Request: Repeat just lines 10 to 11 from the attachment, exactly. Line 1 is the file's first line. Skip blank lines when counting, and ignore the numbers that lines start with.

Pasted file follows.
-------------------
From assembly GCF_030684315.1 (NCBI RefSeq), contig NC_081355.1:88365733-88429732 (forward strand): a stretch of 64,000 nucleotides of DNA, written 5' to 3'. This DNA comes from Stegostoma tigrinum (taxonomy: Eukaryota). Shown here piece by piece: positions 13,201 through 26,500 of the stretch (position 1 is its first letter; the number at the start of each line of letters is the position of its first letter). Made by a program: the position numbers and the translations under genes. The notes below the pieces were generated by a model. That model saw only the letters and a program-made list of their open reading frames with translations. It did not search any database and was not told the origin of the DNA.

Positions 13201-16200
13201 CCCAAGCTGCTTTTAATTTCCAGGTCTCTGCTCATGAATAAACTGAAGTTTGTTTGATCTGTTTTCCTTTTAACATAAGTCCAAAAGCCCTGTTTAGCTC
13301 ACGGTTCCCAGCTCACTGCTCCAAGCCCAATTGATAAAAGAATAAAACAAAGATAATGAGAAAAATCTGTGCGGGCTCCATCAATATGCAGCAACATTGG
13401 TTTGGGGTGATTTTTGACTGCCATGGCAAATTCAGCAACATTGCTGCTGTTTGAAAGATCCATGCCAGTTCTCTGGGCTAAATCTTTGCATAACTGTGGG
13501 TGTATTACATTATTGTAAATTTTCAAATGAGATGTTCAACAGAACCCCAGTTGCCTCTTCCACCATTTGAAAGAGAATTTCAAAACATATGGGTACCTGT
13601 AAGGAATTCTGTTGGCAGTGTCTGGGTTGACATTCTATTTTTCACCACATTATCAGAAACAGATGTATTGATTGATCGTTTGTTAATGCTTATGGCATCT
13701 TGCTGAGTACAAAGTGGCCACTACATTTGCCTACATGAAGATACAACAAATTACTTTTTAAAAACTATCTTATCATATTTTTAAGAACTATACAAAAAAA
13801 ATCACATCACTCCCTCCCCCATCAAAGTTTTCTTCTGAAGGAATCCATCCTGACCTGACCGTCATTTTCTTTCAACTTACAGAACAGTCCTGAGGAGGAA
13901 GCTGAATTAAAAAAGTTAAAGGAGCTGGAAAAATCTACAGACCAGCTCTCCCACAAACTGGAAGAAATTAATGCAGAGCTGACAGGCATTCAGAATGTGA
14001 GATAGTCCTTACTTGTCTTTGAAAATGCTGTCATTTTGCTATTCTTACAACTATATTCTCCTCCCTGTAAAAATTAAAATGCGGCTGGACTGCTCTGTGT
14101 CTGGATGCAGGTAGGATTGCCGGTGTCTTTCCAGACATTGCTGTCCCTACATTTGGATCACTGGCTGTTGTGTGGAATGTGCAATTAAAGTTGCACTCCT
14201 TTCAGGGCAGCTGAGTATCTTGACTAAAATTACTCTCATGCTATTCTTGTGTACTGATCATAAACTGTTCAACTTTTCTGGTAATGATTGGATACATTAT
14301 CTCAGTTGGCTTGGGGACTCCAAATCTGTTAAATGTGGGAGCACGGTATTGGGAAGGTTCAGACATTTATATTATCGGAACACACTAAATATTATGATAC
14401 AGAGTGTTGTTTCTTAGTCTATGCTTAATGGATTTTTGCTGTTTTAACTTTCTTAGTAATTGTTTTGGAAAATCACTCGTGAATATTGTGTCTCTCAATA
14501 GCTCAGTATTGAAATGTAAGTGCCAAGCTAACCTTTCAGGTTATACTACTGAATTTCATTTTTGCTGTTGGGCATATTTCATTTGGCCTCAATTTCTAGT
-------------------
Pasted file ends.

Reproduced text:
13901 GCTGAATTAAAAAAGTTAAAGGAGCTGGAAAAATCTACAGACCAGCTCTCCCACAAACTGGAAGAAATTAATGCAGAGCTGACAGGCATTCAGAATGTGA
14001 GATAGTCCTTACTTGTCTTTGAAAATGCTGTCATTTTGCTATTCTTACAACTATATTCTCCTCCCTGTAAAAATTAAAATGCGGCTGGACTGCTCTGTGT